It’s a thing some people do, but it’s a thing very few hiring managers want (with the exception of a few industries, like academia and parts of law). Reference checkers generally want to ask their own questions, and usually (although not always) they want to do it over the phone, where they can hear tone of voice and hesitations and ask follow-up questions. A generic letter that doesn’t speak to their specific questions and which was written knowing the candidate would read it isn’t very useful in most fields.

26 Apr 19:29

Pandemic New Yorker Covers

by Joanna Goddard

Pandemic New Yorker Covers

Illustrator Tomer Hanuka asked his students at the School of Visual Arts to draw pretend New Yorker covers looking forward to the end of the pandemic.… Read more

The post Pandemic New Yorker Covers appeared first on A Cup of Jo.

13 Apr 02:51

Spring scents

by sarahbrown


There is a lot to unpack here, and I'm still reeling over the cilantro bombshell.

Hello! Yes it’s been three and a half months since I last updated this blog, but I’ve emerged bleary-eyed from my hibernation cave singing Susannah McCorkle’s “Waters of March” and I’m ready to talk spring scents.

BUT FIRST we have some old business to attend to: in my fall candle post, I sang the praises of Skandinavisk’s KOTO candle. This is my all-time favorite cozy candle, the one I automatically re-buy, but when I re-bought it this winter, it smelled different. I wrote the company and asked if maybe I’d received a weird pour or mislabeled batch but no: they’ve changed the formulation. They now only sell the “New Generation” of KOTO, and their explanation is “For this new collection, Skandinavisk tightened their house rules on fragrance creation to prevent the requirement of any environmental warning symbols on the finished product. In some cases, KOTO included, this has meant that the fragrance itself has a slightly different scent profile as before. For KOTO, the scent is less sharp, a little softer, but it should still do a similar job as the original after lighting.” Join me in pushing the “oh shit what bad environmental thing was in the original scent” thought to the back of your mind and mourning this lost friend. The new scent is fine! It’s fine. I wouldn’t buy it again but it’s fine. I just didn’t want anyone to have bought this based on my glowing review and think THIS was the hot guy I was raving about. He’s nice! He’s very nice. I’m sure your mom will love him.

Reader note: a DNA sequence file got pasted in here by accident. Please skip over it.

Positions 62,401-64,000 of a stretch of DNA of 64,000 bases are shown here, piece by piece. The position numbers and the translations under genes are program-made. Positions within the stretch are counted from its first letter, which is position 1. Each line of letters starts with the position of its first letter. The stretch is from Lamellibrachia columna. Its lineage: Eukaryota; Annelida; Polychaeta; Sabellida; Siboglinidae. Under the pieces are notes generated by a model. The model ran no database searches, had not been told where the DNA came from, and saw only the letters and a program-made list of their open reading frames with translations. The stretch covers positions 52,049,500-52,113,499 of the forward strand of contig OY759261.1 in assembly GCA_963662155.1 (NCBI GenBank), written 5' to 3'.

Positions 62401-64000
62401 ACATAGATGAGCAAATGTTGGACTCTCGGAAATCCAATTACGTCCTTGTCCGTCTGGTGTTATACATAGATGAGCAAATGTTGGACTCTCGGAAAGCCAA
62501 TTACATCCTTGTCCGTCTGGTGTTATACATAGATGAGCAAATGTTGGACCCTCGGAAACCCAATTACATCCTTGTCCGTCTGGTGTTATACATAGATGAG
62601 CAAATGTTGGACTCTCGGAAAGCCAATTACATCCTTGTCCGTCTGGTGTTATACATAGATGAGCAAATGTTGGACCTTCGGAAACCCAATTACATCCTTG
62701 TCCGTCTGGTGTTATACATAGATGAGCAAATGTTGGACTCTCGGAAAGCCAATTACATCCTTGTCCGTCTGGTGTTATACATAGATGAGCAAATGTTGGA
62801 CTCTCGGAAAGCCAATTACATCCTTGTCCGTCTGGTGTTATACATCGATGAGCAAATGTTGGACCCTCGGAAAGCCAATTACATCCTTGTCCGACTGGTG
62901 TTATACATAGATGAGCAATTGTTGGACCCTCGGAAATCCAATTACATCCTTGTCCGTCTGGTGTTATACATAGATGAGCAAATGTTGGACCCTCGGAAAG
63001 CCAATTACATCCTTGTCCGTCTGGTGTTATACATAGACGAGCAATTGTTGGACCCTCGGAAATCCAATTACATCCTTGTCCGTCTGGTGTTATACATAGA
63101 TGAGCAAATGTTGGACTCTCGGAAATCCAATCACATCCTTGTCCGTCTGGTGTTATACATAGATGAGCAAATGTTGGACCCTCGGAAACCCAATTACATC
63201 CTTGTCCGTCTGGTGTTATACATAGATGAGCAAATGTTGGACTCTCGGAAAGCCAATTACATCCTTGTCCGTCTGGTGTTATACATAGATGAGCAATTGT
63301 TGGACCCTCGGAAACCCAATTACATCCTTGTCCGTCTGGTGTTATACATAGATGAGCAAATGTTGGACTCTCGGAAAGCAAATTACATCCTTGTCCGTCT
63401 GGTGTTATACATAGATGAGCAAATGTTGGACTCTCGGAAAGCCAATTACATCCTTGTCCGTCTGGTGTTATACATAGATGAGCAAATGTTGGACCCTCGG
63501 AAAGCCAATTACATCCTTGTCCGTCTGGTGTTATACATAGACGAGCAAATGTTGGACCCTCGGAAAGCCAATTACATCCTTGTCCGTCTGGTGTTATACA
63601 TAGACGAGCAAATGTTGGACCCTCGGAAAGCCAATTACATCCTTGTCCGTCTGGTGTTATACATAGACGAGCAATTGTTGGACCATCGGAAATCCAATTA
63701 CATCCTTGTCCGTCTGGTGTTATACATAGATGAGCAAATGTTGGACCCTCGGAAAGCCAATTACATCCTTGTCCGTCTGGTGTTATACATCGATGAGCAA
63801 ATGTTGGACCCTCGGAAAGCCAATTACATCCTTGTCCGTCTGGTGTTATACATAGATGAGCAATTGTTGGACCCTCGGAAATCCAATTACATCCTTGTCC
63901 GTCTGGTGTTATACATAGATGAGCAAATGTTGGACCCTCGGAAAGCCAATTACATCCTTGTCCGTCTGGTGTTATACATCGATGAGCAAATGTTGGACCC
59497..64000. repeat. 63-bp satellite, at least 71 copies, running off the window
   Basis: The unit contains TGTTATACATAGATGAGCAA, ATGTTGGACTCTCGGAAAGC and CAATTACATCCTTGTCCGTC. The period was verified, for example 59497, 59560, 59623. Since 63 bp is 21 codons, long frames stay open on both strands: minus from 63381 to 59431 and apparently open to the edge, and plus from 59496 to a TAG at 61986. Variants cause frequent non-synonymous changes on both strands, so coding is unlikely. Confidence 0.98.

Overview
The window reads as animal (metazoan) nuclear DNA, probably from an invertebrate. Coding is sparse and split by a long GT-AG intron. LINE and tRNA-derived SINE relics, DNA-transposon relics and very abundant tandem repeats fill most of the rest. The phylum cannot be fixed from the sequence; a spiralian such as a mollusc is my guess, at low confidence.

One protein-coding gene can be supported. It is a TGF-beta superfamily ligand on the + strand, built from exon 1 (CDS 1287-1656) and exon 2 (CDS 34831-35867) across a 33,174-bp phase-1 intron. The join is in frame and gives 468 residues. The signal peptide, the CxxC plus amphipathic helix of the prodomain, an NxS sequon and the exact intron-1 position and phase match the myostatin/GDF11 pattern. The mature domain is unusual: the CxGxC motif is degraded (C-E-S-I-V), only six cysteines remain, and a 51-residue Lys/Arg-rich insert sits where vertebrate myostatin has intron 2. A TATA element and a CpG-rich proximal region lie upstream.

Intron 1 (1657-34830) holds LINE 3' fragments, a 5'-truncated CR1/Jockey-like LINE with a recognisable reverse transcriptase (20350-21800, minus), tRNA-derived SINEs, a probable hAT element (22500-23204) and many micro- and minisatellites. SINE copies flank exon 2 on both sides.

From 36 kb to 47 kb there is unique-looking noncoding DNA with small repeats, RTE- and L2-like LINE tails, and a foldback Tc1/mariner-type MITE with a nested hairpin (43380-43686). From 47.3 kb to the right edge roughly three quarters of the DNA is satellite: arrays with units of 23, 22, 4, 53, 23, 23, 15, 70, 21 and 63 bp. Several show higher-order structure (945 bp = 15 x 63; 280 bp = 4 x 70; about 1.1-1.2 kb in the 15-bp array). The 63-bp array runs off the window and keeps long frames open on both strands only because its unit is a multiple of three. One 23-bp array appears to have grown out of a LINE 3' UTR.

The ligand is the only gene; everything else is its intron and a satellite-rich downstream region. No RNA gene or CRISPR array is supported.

So! It’s spring, and you want to smell like the new season, minus all the animal rutting, but indoors. Which traditionally means flowers, but I don’t really do florals for spring the same way I don’t do pumpkin for fall, so let’s get that out of the way. I like my spring scents fresh and clean. (I’m saving my tomato scents for the summer version of this post.) I also included more room sprays on this list because I learned a trick recently from my friend Rosalie where you spray a scent over your lamps while they’re on and it lasts longer? Lightbulb magic! It works! Can you believe we’ve been inside for a year!!!

Everyone is baby now

Laundress No. 247 Home Spray: I don’t really care about The Laundress’ actual laundry products; I like my grocery store Persil Fresh just fine and don’t feel the need to get John Mayer involved. But I love their $10 No. 247 scent and I own it in the surface cleaner, all-purpose cleaning concentrate, and home spray. I actually buy the home spray three at a time and stash it in bathrooms and bedrooms. It’s just a very gentle, fresh, clean scent. It skews a little bit “baby” but in a totally inoffensive way. I would totally bathe in it if they made a body wash. I spray it on our ancient sofa before movie night and over our bed before we get into it, just to pretend like we’re way more genteel than we are (we are people who regularly find popcorn in our coat pockets).